During the three years the agency was on notice, the FHWA failed to take a proactive approach to gain information about the safety of the devices, waiting until the end of 2014 to issue a public request for information. And not until there was overwhelming public scrutiny last year did the FHWA require re-testing of the devices. The only previous testing required by the FHWA until that point took place in 2005 and occurred at a facility with an ownership stake in the very devices it was evaluating. The FHWA employed older, inapplicable, less rigorous testing standards – and the fact that the FHWA relies on testing standards established by a trade association and industry stakeholders is an appalling indictment of its own independence. Moreover, in the latest tests the FHWA evaluated many newer, recently modified versions more likely to pass and put forward a report full of guesswork in a questionable effort to show those devices were representative of others. Still, with all the gaming of the system, one crash test showed a shocking outcome where the guardrail damaged the crash vehicle, causing a dramatic impact to the test dummy. The FHWA’s evaluation of the test appears to ignore key aspects of the impact and the agency’s own guidelines for evaluating tests.

Meanwhile, the FHWA has failed to evaluate how the devices have performed in real world scenarios. The FHWA has looked only to controlled, laboratory settings that can be manipulated for certain results, and the agency’s transparency has been troublesome, limiting access to tests and stonewalling safety advocates and others seeking public documents.

We need to know whether ET-Plus devices – like any federally approved and underwritten roadside hardware – are safe. The FHWA has failed in this mission, focusing more on minimizing its own failings and, unconvincingly, continuing to stand by the devices and the manufacturer. With so many unanswered questions, I urge your office to do the following:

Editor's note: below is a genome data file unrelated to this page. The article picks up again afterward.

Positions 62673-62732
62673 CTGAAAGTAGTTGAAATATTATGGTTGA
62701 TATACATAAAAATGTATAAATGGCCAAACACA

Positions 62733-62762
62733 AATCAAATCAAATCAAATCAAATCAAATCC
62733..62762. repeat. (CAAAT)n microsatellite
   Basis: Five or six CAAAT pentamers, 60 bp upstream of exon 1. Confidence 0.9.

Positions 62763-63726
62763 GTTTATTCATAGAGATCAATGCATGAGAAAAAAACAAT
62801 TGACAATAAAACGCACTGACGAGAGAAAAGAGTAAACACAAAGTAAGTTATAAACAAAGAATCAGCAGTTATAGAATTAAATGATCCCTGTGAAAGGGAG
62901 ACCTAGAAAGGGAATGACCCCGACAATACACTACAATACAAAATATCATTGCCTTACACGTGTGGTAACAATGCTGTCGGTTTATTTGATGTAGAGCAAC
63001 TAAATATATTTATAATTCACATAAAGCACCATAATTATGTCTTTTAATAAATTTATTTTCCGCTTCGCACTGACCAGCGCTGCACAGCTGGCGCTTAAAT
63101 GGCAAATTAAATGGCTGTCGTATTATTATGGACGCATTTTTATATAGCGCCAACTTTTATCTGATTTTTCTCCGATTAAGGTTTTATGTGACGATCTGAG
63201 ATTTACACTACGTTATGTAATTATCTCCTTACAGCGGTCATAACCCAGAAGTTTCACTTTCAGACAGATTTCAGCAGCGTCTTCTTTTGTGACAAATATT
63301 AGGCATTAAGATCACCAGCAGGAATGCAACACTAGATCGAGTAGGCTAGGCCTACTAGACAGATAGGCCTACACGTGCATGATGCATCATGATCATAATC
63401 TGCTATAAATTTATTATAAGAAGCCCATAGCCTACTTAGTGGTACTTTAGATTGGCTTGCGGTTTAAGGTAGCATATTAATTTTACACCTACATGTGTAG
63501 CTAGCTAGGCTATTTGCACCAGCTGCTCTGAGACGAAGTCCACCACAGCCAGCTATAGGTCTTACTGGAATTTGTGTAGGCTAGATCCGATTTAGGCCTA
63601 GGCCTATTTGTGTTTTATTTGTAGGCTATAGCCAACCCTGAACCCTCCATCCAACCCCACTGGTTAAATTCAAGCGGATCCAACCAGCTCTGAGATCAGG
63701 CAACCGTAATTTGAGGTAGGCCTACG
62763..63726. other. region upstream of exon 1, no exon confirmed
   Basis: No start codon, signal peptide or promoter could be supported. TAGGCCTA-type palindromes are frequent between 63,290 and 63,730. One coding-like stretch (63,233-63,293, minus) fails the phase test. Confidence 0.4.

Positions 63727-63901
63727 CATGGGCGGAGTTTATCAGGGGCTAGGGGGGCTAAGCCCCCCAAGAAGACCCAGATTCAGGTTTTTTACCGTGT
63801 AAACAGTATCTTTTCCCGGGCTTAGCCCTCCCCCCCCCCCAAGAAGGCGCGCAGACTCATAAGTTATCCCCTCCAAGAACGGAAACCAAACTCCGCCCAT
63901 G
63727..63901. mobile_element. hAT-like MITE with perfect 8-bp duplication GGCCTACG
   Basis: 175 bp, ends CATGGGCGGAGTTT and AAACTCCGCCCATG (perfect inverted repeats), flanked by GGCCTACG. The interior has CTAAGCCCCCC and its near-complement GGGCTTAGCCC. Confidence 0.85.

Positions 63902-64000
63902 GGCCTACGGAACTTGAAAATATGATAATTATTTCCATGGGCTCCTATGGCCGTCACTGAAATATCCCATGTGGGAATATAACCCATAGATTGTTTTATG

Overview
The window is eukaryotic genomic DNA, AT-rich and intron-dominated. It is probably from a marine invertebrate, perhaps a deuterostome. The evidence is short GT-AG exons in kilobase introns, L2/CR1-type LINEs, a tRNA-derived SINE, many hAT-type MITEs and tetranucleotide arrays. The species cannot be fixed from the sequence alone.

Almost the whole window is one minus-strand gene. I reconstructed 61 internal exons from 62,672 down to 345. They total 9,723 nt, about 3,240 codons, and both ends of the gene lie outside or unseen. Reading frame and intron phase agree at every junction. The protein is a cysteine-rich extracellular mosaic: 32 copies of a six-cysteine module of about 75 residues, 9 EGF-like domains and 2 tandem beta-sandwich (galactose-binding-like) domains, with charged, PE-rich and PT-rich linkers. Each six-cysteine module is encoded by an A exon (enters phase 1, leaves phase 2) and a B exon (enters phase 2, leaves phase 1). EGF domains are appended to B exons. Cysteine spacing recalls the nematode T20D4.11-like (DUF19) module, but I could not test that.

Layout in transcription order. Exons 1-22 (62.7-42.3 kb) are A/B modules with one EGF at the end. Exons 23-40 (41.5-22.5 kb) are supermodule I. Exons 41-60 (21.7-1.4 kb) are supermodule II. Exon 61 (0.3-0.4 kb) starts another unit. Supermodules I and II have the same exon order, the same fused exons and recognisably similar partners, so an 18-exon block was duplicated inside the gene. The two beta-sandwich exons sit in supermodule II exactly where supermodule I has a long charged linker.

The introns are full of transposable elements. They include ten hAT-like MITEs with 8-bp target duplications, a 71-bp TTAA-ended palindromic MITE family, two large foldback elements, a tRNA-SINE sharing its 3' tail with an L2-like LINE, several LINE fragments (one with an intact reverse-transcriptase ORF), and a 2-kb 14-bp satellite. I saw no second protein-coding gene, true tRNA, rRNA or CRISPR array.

(1) Ensure the ET-Plus is properly tested, using rigorous, up-to-date methodology that thoroughly evaluates those devices with potentially unsafe dimensions. This testing should be open and transparent and include an assessment of how the devices have performed in real-world incidents.

(2) Investigate the FHWA’s actions concerning the ET-Plus since the agency made the devices eligible for federal taxpayer dollars in 2005. Your investigation should assess what the FHWA knew or should have known about potential issues with the devices over the past decade and why it took the agency three years to take any real action once formally put on notice. I urge you to assemble a new team with a fresh set of eyes. The FHWA should not be investigating itself; we need a new team that is independent and free of potential for bias or conflicts of interest. We need individuals interested in getting real answers – not excusing the FHWA’s inaction.

Until this effort is complete and the many unanswered questions are addressed, I urge you to consider revoking the eligibility letter for the ET-Plus while testing under current, rigorous standards is performed. This will allow federal taxpayers to rest assured their money isn’t going to buy potentially deadly and destructive devices. Finally, I urge you to carry out these efforts immediately. The FHWA has squandered precious time and resources, and we need answers without any further delay.

I appreciate your time and attention to this vital issue.

Sincerely,

RICHARD BLUMENTHAL
United States Senate

Press Contact

Josh Zembik (DC) – (202)224-6452
Josh_Zembik@blumenthal.senate.gov
Elizabeth Benton (CT) – (860)729-3589
Elizabeth_Benton@blumenthal.senate.gov